Tag Archives: Central America

Gracias Lempria and Gracias Suyapa

2 Jul

“I can’t think of anything that excites a greater sense of childlike wonder than to be in a country where you are ignorant of almost everything.”

~ Bill Bryson

My last weekend in Honduras was spent with my host-mum and her friend Claudia in Gracias Lempira. It was a relaxing, terrifying and lovely way to end my trip.

I’ll get to the terrifying bit in a moment, first the relaxing part. 😉

Gracias Lempira is a small colonial town famous for its aguas termales (hot springs). It’s about a six hour drive from Tegus in the north-west of Honduras.

We left at about 3.30pm on Friday after work and arrived around 9.30pm that evening. My host-mum said the first thing we’d do after checking into our hotel was visit the hot springs.

I thought she was joking, but she was serious. After four and half months of having a ‘night time is dangerous’ mantra drilled into me, I have to admit I was a little nervous at the thought of being out and about so late.

Gracias Lempira is a tranquil and secure little town though, so people visit the hot springs at all hours with no worries. It was lovely. There were families and groups of friends and everyone was chilled out and relaxed.

The water was the perfect temperature and I swear I fell asleep for a moment while floating. It was like being in a giant bath. We returned to the hotel just after midnight and as soon as my head hit the pillow I slept like a rock. Bliss.

The next day we strolled around a local market before heading to a store that sold a huge variety of jarred and pickled fruits and vegetables, chutneys and chillies. I loved all the vibrant colours and shapes in jar after jar lined up on their shelves.

Pickled veges

They also sold a range of natural paletas (ice blocks). I had a pineapple one on day one and a passion fruit one on day two. Both were delicious.

Paletas

That afternoon we headed out to an even smaller town called La Campa. This is where the terrifying aspect of the weekend comes into play.

La Campa is famous for having Central America’s highest canopy zip line. There are six lines that zig zag across a canyon, the highest being more than 300 metres above the valley.

My host mum and Claudia had both indicated they would throw themselves off the cliff with me, but once we were there and they could see the impressive drop they both chickened out. I was abandoned!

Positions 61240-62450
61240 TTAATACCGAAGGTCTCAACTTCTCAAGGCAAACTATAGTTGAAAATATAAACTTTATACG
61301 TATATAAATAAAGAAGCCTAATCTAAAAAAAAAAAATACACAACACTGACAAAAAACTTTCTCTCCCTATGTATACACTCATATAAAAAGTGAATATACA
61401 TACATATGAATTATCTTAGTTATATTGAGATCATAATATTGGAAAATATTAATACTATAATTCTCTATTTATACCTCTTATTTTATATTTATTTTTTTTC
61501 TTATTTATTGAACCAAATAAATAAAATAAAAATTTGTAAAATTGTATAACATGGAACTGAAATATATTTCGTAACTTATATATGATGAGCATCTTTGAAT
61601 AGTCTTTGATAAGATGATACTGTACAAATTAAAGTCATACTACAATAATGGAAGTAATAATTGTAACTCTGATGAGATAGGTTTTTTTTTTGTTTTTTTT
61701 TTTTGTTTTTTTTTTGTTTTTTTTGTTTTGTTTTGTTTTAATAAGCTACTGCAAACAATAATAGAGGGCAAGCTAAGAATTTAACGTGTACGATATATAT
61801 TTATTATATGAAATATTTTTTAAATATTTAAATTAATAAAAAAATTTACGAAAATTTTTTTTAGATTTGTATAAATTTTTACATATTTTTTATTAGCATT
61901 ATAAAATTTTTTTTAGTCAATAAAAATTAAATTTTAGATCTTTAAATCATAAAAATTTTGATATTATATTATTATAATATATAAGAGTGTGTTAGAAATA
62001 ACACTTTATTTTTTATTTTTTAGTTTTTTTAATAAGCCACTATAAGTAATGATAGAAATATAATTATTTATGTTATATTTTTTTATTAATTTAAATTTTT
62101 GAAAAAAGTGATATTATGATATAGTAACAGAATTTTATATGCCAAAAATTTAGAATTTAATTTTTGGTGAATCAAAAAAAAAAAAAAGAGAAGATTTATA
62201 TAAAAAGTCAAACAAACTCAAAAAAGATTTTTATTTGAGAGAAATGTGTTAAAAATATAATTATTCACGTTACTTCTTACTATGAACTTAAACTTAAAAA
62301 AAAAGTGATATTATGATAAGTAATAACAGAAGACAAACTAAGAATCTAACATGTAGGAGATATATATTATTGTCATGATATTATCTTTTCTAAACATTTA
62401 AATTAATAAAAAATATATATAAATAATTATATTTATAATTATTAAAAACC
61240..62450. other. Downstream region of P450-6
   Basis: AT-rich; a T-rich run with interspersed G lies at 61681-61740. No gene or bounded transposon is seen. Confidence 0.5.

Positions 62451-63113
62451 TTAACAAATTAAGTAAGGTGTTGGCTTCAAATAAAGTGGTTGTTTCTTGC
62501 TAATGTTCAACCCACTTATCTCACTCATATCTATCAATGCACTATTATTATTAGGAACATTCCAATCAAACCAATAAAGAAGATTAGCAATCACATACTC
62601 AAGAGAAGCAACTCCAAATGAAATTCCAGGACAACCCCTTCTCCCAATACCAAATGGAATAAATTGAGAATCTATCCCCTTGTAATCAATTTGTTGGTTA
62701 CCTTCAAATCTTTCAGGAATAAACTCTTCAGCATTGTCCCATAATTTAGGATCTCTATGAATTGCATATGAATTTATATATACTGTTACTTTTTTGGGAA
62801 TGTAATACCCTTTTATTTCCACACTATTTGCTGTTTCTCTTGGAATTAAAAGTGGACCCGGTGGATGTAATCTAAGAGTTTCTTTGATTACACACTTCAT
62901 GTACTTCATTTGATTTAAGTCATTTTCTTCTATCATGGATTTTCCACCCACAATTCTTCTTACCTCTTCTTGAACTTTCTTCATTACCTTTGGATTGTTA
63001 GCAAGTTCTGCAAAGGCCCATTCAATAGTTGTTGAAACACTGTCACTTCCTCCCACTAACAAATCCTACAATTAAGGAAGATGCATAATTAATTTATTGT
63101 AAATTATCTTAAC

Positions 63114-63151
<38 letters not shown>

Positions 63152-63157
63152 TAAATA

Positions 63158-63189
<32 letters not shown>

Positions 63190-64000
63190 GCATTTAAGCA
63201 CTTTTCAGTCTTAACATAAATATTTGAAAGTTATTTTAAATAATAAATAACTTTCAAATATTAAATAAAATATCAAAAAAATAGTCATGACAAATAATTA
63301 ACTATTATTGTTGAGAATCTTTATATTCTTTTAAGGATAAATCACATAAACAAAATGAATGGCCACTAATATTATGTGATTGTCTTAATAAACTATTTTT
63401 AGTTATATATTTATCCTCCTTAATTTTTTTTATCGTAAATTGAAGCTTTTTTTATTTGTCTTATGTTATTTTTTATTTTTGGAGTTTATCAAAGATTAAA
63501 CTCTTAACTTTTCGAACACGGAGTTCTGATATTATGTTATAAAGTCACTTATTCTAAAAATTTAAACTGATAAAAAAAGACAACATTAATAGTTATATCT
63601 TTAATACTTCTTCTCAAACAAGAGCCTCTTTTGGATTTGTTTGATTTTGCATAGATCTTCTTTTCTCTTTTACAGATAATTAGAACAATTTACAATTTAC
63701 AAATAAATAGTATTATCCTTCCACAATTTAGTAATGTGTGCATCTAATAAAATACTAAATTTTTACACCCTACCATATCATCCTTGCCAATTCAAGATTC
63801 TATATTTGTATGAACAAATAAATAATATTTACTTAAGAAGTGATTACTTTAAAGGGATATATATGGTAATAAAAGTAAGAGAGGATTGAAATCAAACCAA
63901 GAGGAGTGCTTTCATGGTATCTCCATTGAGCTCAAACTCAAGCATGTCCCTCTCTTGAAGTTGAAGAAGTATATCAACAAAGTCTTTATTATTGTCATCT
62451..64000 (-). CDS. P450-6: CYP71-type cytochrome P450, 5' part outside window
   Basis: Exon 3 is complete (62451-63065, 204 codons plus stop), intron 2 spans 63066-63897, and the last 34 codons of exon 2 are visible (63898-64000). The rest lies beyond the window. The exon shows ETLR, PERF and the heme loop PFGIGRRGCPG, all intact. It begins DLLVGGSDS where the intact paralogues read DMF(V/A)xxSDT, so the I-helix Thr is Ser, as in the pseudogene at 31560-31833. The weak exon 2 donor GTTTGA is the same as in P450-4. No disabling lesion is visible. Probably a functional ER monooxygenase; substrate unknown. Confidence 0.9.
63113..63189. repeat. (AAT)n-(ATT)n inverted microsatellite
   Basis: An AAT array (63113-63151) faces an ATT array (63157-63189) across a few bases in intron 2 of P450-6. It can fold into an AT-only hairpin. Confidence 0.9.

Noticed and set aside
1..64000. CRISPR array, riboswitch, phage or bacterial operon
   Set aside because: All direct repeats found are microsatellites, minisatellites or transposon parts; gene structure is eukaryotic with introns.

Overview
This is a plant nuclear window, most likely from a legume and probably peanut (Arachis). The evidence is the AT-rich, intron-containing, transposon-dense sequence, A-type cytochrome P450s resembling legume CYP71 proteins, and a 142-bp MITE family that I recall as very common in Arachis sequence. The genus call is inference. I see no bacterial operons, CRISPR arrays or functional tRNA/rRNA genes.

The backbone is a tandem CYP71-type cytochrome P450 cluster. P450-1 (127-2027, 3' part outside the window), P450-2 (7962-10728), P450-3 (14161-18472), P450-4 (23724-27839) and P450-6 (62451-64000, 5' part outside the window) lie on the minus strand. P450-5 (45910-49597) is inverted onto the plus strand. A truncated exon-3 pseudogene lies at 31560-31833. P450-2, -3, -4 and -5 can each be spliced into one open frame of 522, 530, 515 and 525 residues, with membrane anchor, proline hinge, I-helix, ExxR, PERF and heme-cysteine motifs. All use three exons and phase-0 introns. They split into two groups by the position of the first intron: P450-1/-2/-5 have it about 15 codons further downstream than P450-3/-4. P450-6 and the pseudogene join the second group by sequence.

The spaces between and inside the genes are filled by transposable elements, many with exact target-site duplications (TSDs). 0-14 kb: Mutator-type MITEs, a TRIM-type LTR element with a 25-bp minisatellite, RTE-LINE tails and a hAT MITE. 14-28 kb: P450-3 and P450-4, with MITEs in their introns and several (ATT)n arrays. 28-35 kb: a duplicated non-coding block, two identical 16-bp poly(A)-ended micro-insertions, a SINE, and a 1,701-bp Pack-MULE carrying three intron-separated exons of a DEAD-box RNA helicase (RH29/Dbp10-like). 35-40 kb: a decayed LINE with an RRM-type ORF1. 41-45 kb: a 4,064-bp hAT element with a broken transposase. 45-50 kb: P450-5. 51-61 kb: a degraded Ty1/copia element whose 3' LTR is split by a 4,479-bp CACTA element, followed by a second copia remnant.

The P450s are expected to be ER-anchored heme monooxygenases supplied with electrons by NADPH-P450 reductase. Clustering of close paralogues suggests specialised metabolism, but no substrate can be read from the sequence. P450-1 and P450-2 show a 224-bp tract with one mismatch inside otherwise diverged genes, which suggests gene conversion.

Extreme Canopy

The first line was the scariest. Waiting and watching the others only increased my nerves, but once I’d done the first zip line (and my hands and legs stopped trembling) it was simply a blast.

This is a video of me on the second line. I was calm enough to hold the camera reasonably steady.

And after the second line I even got up enough confidence to give myself a running start off some of the other platforms. It was a huge amount of fun.

There are two sets of hot springs in Gracias so that evening we headed out to the other aguas termales. This time I remembered to take my camera, although it was a little difficult to take photos with all the steam.

Aguas termales

Before I knew it, Sunday had arrived and it was time to head home to Tegus after a brilliant weekend away.

* * * * *

I’m dedicating this post to my host-mum, Suyapa. In our short time together she has travelled with me to an amazing number of Honduran cities and towns. I can’t express how grateful I am for her generosity and the time she’s dedicated to showing me her country and culture.

She’s been a wonderful ‘tour guide’ and friend. I feel blessed to have been placed in her family and to have had her support throughout my stay.

Suyapa, gracias por todo. ¡Le extrañaré un monton!

A soup-inspired border crossing

13 Mar

I’m on a boat [censored] take a look at me

Straight flowin’ on a boat on the deep blue sea

~ The Lonely Island “I’m on a boat”

In the interests of not worrying mum and dad, for every ‘insecurity-themed’ post I publish, I’ve decided to publish a ‘look-what-a-lovely-time-I’m-having-themed’ post. It’s ye olde the good will cancel out the bad trick.

I can now lay claim to the fact that I have crossed a border for a soup. That’s right, this soup is so good, it’s worth driving to another country just to taste it.

My Honduran host mum is not only lovely, she’s also very keen to show me her country. She loves driving and doing day trips, so it looks like we’ll be able to do a lot of exploring over the next few months.

This weekend she decided to show me the south of Honduras, including a quick stop over the border in El Salvador to show me what was, in her words, the best seafood soup she’s had in her life.

The border crossing was a little sketchy. As soon as our car pulled up we were accosted by an over-excited guy in a ratty blue t-shirt that insisted he and his ‘colleagues’ help us out.

I’d read online and in several guide books that Central and South American border crossings are often made unnecessarily expensive by shameless hucksters that dupe you into paying them for their ‘help’ in crossing the border.